The relay for steering actuators on Spirit's right-front and left-rear wheels did not operate as commanded on Oct. 1. Each of the front and rear wheels on the rover has a steering actuator, or motor, that adjusts the direction in which the wheels are headed independently from the motor that makes the wheels roll. When the actuators are not in use, electric relays are closed and the motor acts as a brake to prevent unintended changes in direction.
Engineers received results from Spirit today from a first set of diagnostic tests on the relay. "We are interpreting the data and planning additional tests," said Rick Welch, rover mission manager at NASA's Jet Propulsion Laboratory, Pasadena, Calif. "We hope to determine the best work-around if the problem does persist."
Spirit and its twin, Opportunity, successfully completed their three-month primary missions in April and five-month mission extensions in September. They began second extensions of their missions on Oct. 1. Spirit has driven more than 3.6 kilometers (2.2 miles), six times the distance set as a goal for mission success. It is climbing into uplands called the "Columbia Hills."
JPL's Jim Erickson, rover project manager, said, "If we do not identify other remedies, the brakes could be released by a command to blow the fuse controlling the relay, though that would make those two brakes unavailable for the rest of the mission." Without the steering-actuator brakes, small bumps or dips that a wheel hits during a drive might twist the wheel away from the intended drive direction.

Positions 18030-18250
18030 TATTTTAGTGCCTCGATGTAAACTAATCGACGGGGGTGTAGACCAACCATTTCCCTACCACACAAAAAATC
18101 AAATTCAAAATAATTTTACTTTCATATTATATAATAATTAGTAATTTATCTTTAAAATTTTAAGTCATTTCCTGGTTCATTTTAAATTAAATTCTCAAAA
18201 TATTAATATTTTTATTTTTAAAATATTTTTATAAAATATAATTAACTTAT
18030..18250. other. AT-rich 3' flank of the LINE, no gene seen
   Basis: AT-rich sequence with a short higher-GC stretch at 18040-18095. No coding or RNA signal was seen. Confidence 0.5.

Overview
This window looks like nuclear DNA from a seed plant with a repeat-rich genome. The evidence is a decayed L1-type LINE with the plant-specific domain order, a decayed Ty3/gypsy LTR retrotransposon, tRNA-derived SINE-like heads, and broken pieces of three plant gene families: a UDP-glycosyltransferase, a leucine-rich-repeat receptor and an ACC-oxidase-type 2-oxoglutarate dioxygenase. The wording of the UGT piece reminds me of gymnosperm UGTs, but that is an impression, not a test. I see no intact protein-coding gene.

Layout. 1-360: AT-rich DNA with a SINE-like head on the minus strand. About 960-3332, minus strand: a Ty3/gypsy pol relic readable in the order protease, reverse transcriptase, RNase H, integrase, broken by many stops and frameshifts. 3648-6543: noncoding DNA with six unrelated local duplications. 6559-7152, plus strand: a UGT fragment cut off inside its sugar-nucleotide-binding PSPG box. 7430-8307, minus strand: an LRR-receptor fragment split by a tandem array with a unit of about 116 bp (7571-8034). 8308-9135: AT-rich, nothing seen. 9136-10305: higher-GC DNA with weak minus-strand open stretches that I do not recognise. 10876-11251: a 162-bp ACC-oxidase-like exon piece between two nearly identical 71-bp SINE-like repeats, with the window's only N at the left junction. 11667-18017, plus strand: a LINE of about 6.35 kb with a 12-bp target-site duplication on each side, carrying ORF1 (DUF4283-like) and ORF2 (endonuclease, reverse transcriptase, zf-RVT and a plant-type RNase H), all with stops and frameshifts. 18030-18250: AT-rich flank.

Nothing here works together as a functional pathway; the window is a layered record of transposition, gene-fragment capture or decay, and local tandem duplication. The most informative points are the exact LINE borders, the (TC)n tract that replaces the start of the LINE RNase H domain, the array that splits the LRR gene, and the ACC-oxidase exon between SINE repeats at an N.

"If we do need to disable the brakes, errors in drive direction could increase. However, the errors might be minimized by continuing to use the brakes on the left-front and right-rear wheels, by driving in smaller segments, and by adding a software patch to reset the direction periodically during a drive," Erickson said. Engineers believe the steering-brake issue is not related to excessive friction detected during the summer in the drive motor for Spirit's right-front wheel, because the steering actuator is a different motor.
Meanwhile, the team continues to use Spirit's robotic arm and camera mast to study rocks and soils around the rover, without moving the vehicle until the cause of the anomaly is understood and corrective measures can be implemented.
JPL, a division of the California Institute of Technology in Pasadena, manages the Mars Exploration Rover project for NASA's Science Mission Directorate, Washington. Additional information about the project is available from JPL at http://marsrovers.jpl.nasa.gov/ and from Cornell University, Ithaca, N.Y., at http://athena.cornell.edu.
Media ContactGuy Webster (818) 354-6278
Jet Propulsion Laboratory, Pasadena, Calif.
Don Savage (202) 358-1727
NASA Headquarters, Washington